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Gov't gets serious about tech innovation

Update: March, 09/2015 - 09:39
Nguyen Quan
Earlier this year, the government established the National Technology Innovation Foundation (NATIF) with a registered capital of VND1 trillion (US$47 million). The fund aims to foster innovation among Vietnamese businesses and promote the commercialisation of innovative ideas that can create new products and services. Viet Nam News spoke about this initiative to a cross-section of people including officials, experts and entrepreneurs.

Minister of Science and Technology Nguyen Quan

What are the long-term goals of the foundation?

The foundation aims at supporting Vietnamese businesses renovate their technologies so that they can compete with foreign businesses. We're deepening our international integration by lifting tariff and commercial barriers, and if our businesses do not come up with technological innovations, we will lose right in our own backyard.

I believe that if we support our small and medium-sized enterprises with some capital for technological innovation, they can innovate and create new products.

Half the foundation's capital will be used to fund scientific and technological research and applications carried out by enterprises. The fund will also be used to import technologies and hire foreign experts to serve technological innovation. The other half will be used to guarantee loans or lent in the form of soft loans. In 2015, the foundation will primarily finance research projects and support businesses to apply research done by domestic and foreign institutes and universities. It will not be used to guarantee commercial loans or provide preferential loans as initially planned.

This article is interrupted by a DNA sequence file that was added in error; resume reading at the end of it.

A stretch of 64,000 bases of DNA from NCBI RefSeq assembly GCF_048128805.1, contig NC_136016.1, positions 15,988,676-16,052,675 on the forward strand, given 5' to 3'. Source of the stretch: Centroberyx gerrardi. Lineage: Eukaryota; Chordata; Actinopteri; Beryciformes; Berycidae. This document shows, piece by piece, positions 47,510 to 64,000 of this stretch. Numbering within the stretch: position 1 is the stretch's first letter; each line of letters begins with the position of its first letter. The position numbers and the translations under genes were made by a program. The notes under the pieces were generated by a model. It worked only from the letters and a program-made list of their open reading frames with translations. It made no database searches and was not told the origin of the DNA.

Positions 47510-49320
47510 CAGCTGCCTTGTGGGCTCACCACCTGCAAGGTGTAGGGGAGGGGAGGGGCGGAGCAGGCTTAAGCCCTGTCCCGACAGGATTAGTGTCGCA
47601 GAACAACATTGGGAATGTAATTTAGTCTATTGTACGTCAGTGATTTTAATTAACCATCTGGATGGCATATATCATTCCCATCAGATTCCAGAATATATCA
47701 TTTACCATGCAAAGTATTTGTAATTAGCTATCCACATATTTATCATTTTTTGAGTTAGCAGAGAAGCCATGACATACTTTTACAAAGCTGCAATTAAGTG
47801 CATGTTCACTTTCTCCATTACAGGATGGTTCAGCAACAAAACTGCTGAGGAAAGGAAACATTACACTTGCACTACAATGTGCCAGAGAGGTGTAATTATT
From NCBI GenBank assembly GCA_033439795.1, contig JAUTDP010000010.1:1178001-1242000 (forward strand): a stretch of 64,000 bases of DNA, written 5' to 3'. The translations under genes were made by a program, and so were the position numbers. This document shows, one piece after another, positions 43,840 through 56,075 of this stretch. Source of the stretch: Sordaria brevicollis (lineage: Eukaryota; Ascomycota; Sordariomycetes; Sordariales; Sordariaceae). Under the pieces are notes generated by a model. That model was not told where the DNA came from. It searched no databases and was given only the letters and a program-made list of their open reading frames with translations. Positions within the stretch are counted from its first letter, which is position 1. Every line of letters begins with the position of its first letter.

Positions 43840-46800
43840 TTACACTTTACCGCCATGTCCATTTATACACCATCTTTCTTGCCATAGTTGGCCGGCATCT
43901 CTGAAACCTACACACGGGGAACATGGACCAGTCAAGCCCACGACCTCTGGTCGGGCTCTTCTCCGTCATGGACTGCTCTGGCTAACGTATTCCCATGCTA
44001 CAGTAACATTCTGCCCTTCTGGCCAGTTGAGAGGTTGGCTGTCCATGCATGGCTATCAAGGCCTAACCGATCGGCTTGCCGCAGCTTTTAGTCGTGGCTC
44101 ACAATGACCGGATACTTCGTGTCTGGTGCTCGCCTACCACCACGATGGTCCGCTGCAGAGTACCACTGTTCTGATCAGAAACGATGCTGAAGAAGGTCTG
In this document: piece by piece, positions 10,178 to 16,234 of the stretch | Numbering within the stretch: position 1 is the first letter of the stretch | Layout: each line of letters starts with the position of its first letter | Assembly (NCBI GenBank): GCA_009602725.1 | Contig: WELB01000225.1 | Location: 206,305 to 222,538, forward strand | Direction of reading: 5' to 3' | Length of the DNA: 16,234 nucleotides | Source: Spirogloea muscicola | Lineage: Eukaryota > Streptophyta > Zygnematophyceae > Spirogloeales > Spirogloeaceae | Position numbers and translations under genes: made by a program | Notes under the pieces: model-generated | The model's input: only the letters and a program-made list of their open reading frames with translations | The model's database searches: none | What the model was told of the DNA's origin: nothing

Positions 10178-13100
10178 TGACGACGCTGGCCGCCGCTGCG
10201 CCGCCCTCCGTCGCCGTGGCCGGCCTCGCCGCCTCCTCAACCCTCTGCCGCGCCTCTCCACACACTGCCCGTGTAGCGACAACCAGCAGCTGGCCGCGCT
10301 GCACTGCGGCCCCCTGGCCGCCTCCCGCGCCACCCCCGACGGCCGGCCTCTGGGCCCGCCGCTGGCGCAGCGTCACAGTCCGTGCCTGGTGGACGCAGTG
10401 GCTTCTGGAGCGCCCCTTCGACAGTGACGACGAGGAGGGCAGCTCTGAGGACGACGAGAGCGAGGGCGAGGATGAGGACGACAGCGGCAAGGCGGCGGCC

The priority areas for providing funding are the hi-tech sector, information technology, new material technology, biotechnology and automation technology.

Many enterprises have said that it was not easy for them to access foundation previously established by the Government for promoting technological innovation, that the procedures are usually complicated. Will the NATIF be different?

The foundation will operate transparently. Businesses can find more information on the NATIF's website on how to apply for funding. I must note that Viet Nam has some 500,000 businesses, and the US$47 million will certainly not meet everyone's demand. Not every business will win funding.

That said, it will be really competitive.

We will try our best to operate the foundation in the most transparent way. And I'm sure we can do it. When enterprises want to have funding in a certain area, they have to come up with project proposals, and these projects will have to be approved by a management body specialising in that area.